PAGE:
Memorial Stadium fans recognize what a bright spot in an otherwise bleak year looks like: Chito Martinez.
"Chito-Chito-Chito," they sometimes chant when the rookie right fielder comes to bat -- especially on one of the multihit days he's piling up.
As he lopes out to take his position, rowdy cheers rise from the right-field grandstand.
It's part of the phenomenon of Chito -- a Belize-born right fielder who once wanted to play tennis but has proved in seven short weeks in the big leagues that he can bat .321 and knock the ball out of the park.
Paula Montgomery, up from Gaithersburg with her family to watch the game Sunday, explained the rookie's appeal: "He's good, he's a good-looker. He makes the team more exciting."
Mike Mohler, who came from Springfield, Va., with his son, added another perspective: "He's small and he has power," said Mr. Mohler, who matches Mr. Martinez's 5 feet 10 inches. "He's good for all us little guys. If somebody my size can hit a home run, that's a big deal."
And his fans couldn't have been more approving when Mr. Martinez responded to their applause with the modesty appropriate to a mid-season rookie.
He looked up at the stands, gave a tiny nod of acknowledgment, looked down at the ground and seemed genuinely embarrassed.
Later, in the clubhouse after the game, Mr. Martinez dropped his guard only slightly as he considered the way fans are reacting to him. At least for now, he fits more into the aw-shucks Cal Ripken school of fame than the hot-shot Ricky Henderson mold.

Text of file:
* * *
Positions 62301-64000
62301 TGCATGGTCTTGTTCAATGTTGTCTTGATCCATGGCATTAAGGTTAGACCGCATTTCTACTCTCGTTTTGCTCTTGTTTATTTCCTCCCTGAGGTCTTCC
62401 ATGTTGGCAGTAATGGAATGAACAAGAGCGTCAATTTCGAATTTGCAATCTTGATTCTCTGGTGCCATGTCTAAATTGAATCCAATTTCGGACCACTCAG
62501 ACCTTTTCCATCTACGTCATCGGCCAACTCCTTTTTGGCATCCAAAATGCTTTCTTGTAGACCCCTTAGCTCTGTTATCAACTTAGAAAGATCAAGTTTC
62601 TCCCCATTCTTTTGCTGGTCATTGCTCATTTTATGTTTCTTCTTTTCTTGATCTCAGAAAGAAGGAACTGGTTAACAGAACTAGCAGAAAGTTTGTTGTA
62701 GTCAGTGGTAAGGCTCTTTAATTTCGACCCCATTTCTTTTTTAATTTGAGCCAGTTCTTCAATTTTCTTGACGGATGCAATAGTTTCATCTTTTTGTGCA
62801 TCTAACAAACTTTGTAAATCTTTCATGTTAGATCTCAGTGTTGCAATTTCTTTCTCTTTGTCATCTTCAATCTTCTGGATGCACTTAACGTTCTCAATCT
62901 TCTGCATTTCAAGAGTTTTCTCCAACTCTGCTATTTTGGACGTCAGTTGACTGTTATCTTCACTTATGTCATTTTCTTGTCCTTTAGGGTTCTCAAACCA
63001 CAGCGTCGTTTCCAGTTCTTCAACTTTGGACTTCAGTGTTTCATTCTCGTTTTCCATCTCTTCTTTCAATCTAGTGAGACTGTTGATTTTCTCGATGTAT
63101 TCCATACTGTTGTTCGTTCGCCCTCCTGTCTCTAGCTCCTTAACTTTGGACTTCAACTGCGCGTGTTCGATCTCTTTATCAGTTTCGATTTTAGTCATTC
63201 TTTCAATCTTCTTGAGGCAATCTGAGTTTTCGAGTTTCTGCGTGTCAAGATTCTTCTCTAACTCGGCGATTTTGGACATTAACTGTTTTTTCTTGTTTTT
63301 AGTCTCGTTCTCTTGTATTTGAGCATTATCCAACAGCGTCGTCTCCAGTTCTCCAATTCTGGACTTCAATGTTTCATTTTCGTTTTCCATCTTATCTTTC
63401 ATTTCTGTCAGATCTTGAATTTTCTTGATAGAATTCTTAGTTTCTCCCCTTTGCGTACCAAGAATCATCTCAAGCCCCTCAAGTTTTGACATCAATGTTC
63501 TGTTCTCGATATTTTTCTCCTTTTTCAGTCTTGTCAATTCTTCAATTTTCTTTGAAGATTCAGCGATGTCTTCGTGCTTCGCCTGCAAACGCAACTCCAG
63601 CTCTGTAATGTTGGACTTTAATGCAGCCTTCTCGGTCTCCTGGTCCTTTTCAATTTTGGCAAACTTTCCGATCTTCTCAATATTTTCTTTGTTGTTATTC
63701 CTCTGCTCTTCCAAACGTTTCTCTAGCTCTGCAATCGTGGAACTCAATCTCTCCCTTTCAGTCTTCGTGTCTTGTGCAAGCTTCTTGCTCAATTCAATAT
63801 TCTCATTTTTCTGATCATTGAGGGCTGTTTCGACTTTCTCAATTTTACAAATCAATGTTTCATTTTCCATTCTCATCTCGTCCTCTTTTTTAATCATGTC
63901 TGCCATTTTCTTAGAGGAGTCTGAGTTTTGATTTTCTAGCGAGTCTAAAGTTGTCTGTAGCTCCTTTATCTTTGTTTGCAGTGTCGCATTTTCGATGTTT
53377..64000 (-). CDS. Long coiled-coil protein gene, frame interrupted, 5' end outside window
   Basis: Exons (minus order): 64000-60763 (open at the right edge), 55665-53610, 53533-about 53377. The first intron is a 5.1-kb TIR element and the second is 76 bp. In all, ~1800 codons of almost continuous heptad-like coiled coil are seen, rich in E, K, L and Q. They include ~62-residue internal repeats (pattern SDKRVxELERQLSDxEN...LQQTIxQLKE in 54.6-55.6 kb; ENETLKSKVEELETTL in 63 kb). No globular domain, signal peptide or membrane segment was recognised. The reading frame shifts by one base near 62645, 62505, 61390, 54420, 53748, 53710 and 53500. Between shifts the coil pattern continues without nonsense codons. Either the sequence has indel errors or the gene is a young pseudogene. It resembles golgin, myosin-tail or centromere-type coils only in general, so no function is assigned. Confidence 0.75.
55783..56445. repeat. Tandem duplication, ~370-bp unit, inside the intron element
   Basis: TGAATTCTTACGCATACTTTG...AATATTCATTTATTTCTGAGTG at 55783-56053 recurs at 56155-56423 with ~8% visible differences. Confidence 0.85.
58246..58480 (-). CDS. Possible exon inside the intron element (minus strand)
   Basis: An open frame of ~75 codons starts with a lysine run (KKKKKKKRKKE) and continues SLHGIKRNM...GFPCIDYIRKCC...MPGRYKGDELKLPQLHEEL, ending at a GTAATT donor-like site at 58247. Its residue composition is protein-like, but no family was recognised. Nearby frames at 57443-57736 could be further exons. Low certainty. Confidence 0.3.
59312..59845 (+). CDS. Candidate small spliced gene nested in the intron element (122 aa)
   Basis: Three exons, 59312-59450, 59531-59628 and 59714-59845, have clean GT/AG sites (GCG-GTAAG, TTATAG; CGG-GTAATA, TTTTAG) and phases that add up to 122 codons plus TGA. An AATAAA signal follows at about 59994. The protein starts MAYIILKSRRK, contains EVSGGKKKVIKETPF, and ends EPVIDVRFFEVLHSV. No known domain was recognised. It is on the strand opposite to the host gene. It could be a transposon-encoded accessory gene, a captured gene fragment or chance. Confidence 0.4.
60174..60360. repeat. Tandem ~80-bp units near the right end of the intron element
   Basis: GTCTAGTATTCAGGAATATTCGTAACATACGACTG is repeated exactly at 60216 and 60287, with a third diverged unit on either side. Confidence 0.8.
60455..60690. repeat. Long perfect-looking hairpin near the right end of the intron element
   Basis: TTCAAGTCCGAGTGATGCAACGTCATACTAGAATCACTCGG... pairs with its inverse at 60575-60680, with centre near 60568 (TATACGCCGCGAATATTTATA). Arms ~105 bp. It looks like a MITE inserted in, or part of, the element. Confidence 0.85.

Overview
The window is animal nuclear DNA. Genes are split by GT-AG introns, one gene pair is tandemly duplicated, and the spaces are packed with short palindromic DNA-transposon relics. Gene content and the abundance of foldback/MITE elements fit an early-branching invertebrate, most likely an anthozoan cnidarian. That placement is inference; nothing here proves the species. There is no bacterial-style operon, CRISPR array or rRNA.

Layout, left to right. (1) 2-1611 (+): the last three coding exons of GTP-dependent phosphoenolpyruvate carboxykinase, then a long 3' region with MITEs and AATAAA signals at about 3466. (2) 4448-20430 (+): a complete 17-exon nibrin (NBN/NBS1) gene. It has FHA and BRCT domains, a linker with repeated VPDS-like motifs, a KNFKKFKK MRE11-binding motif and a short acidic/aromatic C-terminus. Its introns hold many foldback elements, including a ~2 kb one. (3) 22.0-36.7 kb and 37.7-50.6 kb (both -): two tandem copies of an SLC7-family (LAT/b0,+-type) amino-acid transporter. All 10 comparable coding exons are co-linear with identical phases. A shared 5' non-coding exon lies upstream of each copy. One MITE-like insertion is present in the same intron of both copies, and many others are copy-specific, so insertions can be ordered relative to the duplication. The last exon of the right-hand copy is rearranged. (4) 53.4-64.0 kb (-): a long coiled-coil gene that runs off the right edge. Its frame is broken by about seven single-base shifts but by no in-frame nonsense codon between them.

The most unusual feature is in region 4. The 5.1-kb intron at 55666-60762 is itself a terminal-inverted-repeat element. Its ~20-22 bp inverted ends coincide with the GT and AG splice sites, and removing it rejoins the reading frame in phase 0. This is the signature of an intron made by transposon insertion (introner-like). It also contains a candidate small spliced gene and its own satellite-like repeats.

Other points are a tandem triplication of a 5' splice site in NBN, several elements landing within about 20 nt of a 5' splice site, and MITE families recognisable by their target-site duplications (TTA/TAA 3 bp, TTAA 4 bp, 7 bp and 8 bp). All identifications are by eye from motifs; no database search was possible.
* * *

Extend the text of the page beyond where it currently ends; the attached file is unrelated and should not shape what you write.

In fact, Mr. Martinez admitted that he can be a mite uncomfortable with the cheers and the Chito chant.
"I'm not into all that," he said with a grin that explains why some female fans think he's so cute.
And he quickly added, "It's nice to be greeted. It's nice that people appreciate what you're doing on the field. I try to let them know I know they're out there."
But if you assume Chito Martinez, 25, is living a boyhood dream come true, he'll gently correct you.
"As a kid I wanted to play tennis and I still love the game," he revealed, speaking about himself with maturity and reserve.
Although born in Central America, Mr. Martinez moved to New Orleans with his family when he was only 2 and -- despite his Hispanic look and Hispanic name (real name: Reyenaldo Ignacio Martinez; he doesn't know where the nickname came from) -- he speaks not a word of Spanish.
He turned to baseball in high school, came up through the minor leagues and two years ago, playing AA ball in Memphis, Tenn., almost hung it up. "I was tired of failure, tired of the hassle, tired of going to the park and not wanting to play," he recalled with little emotion.
Then he had a hot August, hitting a homer almost every other day, and was solidly on the track that has brought him here.
But if it were to all end tomorrow, Mr. Martinez -- whose wife's name is Angela and who has two sons, ages 2 years and 3 weeks -- could handle that too.
His father is in air conditioning sales and repair and if he'd left baseball two years ago, he would have joined his father's business. With few regrets.
"I like that kind of work, I enjoy it," he said, and somehow you believe that he means what he says. "I wouldn't be unhappy doing it. I could walk away from all this."
And as for the cheers, he said, "It's better than being booed."